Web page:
What a hectic and emotional day. The next class was my last ever, with some of the grade 12s. I would only see 15 of them for the last time. I wanted it to be meaningful, but failed in this regard. Luckily my students more than made up for my poor planning. They had one final assignment to complete for me, but Manuela offered me a reality check, Paisa student style.
“Marshall, (Colombian students are on a first name basis with their teachers, that took some adjustment) I could do this last thing, or I could take the time to write letters to teachers, and say goodbye properly. Mar-shall, it is our last day!” Who could argue with such logic.
Not long after this I was interrupted by a student in the hall for whom I had been a confidante, as he dealt with some difficult personal issues. He had also written a note and given all of the teachers a gift as token of his appreciation, but in this moment he also expressed how important my friendship and support had been during that time for him. I tried to make sure I said an individual goodbye to everyone I taught, but was seriously floored at the extent to which individual students singled me out wherever I was to make sure I knew what an impact I had on them.
“Marshall, I/we have some words for you...” Oh those words!
About how one girl, who hated English, but wanted to be sure I knew that she didn’t hate me, (this was repeated by several students throughout the day) and that I was her favourite. One who very stoically said goodbye, and said that I was more like a friend who had helped her find her way, but was also ashamed of her English and wanted to express more specifically what she meant in a letter that was expressly not meant to be read in her presence.
This letter is one of the most beautiful things a student has ever written for me, and is now something I will keep to look on repeatedly as I experience many more lows in the trenches, that can be high school classrooms.
Another, who announced himself as my favourite student, and then very succinctly outlined the ways that I was awesome, but that he too was the most awesome, and thereby my favourite, student. He was even more awesome, he pointed out, than his female classmate who had also come to say goodbye, and who also made an impassioned exhortation of thanks, when she was composed enough to do so. Another two, who addressed me individually, but also took me by complete shock. One as emotional as I had ever seen a male student, was almost as bad as I had been earlier trying to get his words out. The depth of his heartfelt thanks is burned into my psyche like few other moments in my teaching career, and his friend, who had a list of apologies accompanied by reasons why he appreciated me.
Two boys, one who was singling me out for a second time each separately thanking me for being a really good teacher who made him think critically, even though it had been difficult. One female student, who asked if I was going to continue to teach, and that I should, because I had been a great teacher. This one had been a surprise, as I was sure this particular individual was firmly in the Marshall sucks camp. And, another girl, whom I passed earlier, and who had said my name, but then burst into tears, now took the time to have some private words amid the final class group goodbye session before they embarked upon the tradition of physically leaving the school by driving off the campus in grand fashion. She was thankful that I had brought her closer to another student by a remark I had made about their similar appearance, as it had created one of the most meaningful friendships for her, and how my perspective on life and how I had challenged her to think about things differently, and how the way I was raising my family had been an inspiration to her This new friend joined in at the end and reaffirmed as much, we all had a bit of a cry, group hug, and then they were off on the grand farewell.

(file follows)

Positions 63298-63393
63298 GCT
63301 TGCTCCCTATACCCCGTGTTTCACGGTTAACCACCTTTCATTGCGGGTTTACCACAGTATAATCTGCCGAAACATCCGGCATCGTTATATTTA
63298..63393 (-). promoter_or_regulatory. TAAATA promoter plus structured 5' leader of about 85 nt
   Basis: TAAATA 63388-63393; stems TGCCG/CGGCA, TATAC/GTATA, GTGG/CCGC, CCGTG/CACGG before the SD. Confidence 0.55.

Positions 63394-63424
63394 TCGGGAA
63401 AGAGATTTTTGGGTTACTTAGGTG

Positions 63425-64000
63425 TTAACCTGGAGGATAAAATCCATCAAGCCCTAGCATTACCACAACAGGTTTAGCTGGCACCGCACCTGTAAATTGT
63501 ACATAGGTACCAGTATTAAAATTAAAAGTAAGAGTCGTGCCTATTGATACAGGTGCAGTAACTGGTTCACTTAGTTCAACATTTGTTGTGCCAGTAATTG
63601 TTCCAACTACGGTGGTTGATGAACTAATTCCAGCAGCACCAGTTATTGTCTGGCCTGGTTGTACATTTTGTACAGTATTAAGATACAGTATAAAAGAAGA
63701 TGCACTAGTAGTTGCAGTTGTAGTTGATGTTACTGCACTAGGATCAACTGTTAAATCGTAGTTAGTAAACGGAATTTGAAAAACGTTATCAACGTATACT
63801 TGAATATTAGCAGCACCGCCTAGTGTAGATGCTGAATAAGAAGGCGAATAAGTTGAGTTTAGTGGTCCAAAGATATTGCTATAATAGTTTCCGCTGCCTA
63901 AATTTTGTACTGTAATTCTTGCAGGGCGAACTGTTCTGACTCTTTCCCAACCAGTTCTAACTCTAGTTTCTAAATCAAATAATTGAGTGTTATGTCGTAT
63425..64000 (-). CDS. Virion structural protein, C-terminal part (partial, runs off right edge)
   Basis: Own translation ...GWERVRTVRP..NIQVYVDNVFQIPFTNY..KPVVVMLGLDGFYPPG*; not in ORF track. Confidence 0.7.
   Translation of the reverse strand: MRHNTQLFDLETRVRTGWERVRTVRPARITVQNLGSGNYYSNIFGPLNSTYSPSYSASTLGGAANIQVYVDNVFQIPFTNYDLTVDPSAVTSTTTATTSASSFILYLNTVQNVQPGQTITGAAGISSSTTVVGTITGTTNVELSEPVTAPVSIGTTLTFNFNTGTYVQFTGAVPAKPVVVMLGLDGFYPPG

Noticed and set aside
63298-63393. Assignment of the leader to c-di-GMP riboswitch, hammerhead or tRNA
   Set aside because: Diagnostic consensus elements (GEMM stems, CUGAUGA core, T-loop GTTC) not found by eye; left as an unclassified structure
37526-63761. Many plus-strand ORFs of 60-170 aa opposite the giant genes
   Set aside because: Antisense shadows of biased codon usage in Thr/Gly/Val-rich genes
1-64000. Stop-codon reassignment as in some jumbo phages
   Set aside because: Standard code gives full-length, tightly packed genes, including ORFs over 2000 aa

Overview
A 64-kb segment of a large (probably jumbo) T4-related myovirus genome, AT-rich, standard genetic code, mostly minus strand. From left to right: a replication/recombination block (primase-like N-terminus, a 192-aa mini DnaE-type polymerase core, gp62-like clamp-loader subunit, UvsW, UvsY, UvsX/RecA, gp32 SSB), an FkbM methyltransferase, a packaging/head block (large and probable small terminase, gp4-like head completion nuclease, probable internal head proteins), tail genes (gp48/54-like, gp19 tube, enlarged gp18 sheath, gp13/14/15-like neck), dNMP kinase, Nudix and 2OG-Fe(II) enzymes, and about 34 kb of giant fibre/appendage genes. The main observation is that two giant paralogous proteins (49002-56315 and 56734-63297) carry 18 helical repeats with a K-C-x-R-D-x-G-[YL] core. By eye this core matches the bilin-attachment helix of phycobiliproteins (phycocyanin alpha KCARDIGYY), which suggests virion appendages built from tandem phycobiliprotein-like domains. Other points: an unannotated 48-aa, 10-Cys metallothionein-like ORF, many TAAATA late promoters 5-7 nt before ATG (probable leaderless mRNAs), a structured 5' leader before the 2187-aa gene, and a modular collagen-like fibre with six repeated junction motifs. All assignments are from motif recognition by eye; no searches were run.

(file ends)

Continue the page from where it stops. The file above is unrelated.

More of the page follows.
There were so many special moments on this day, I know I have not remembered them all, and if any of the people alluded to in this sermon feel I forgot them, I am sorry. Just know that all of you will have a special place in my heart, as I said before, you saved me, and I am eternally grateful. So, to Maria, Alejandro, Valentina, Juan Esteban, Juan Pablo, Sofia, Juan Camilo, Camilo, Camila, Manuela, Juanita, Sara, Isabela, Laura, Paula, Pablo, Said, Santiago, Esteban, Paula Andrea, Maria Paula, Sofia, Susana, Susana, Kathrinn, Alejandro, Daniel, Jhonatan, Samuel, Jacki, Andres, Juan Jose, Daniela, Mariana, Jacob, Jose Daniel, Simon, Mariana, Susana, Manuela, Pablo, Isabel, Andrea, Nicolas and Paulina - you will be missed, thanks for everything!
When we left Canada all those years ago, we did not set out with any sort of social agenda. We simply wanted to see the world and expose our girls to culture and help them to see that there is a world beyond their own backyard. Along the way though, you see and experience things that have an impact on you, and your perception of the world changes in a way that following the news of the day does not prepare you for. When confronted with the tragic reality of human existence, it gives you pause and makes you see life in a new light. This is such a moment. Today I want to tell the story of being confronted face to face with people escaping the very real social and economic tragedy that is happening in Venezuela right now.
I once wrote that I would reflect more on my professional life in Colombia. That hasn’t happened, because: life. My new year’s resolution has been to write more each of the last three years, and each year starts out with a strong January, and then by March the casual observer may think me dead. Sometimes writing does not come so easy, more often than not of late, I think due to lack of practice and this unsettles me, but I expect it is what all writer’s and hack writers like me, experience.
Happily married to my beautiful wife Stephanie, and proud father of three beautiful girls, Aurora, Brynn and Clara. Instructional designer, writing when I find time.